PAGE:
Competitors’ little tricks…
On the “How much does it cost?” page , I make reference to a method used by several agencies to lower their productions costs: using junior, less expensive, translators and then having translations proofread by senior translators.
I do not approve of this method – not only does it lack ethics, but it can also be a dangerous game to play.
The first risk is inherent to the initial quality of the translation. A junior translator is – as the title indicates – someone who lacks experience. The resulting translation is highly likely to contain clumsy and burdensome phrasing, or even errors in terminology. Even after correction by a talented linguist, a poor quality text remains mediocre. Style is to translation what ingredients are to cuisine: if you skimp on the basics, you’ll never achieve a high quality dish, even when prepared by a top class chef.
The second risk you run is losing good colleagues. A good professional who is obliged to rewrite texts each time will end up refusing proofreading assignments. Sending a poor text to a good translator for review is like blatantly saying quality is the least of our worries and we are not prepared to correctly pay people with experience. The day you need very high quality work, whether for a translation or for proofreading of a technical text, none of your experienced suppliers will be prepared to take on the work.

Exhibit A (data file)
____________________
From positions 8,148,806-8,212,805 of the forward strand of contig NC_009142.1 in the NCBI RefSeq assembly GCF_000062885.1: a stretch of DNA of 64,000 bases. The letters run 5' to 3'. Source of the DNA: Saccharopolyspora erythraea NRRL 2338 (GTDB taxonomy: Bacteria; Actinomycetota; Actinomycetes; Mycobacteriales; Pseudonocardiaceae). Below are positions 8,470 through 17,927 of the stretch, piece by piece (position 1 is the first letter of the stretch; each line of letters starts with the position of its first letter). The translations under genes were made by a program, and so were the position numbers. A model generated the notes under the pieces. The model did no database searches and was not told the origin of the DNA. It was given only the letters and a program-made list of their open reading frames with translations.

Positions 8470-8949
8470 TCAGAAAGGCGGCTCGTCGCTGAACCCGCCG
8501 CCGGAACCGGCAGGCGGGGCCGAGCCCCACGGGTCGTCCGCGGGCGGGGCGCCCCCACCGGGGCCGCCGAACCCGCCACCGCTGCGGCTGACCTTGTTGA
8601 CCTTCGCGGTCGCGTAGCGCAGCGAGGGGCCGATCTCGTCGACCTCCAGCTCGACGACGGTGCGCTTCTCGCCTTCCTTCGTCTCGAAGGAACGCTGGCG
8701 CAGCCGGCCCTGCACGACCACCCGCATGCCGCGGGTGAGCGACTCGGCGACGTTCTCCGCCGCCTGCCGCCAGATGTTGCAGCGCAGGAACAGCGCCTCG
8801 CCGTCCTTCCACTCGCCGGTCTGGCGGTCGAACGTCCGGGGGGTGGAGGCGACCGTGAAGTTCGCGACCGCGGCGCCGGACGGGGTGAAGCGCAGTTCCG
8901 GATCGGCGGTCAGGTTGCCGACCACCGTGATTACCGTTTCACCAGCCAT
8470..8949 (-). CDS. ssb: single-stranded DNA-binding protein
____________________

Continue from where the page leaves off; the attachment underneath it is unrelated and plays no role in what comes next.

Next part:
And finally, I refuse to apply to linguistic services a policy which would never hold in any other type of service. Imagine your hairdresser offers you a 20% reduction if you have your hair cut by an apprentice, promising to fix any botch-ups if necessary. Imagine if your plumber did something similar when repairing a leak. Would you take the risk? I wouldn’t.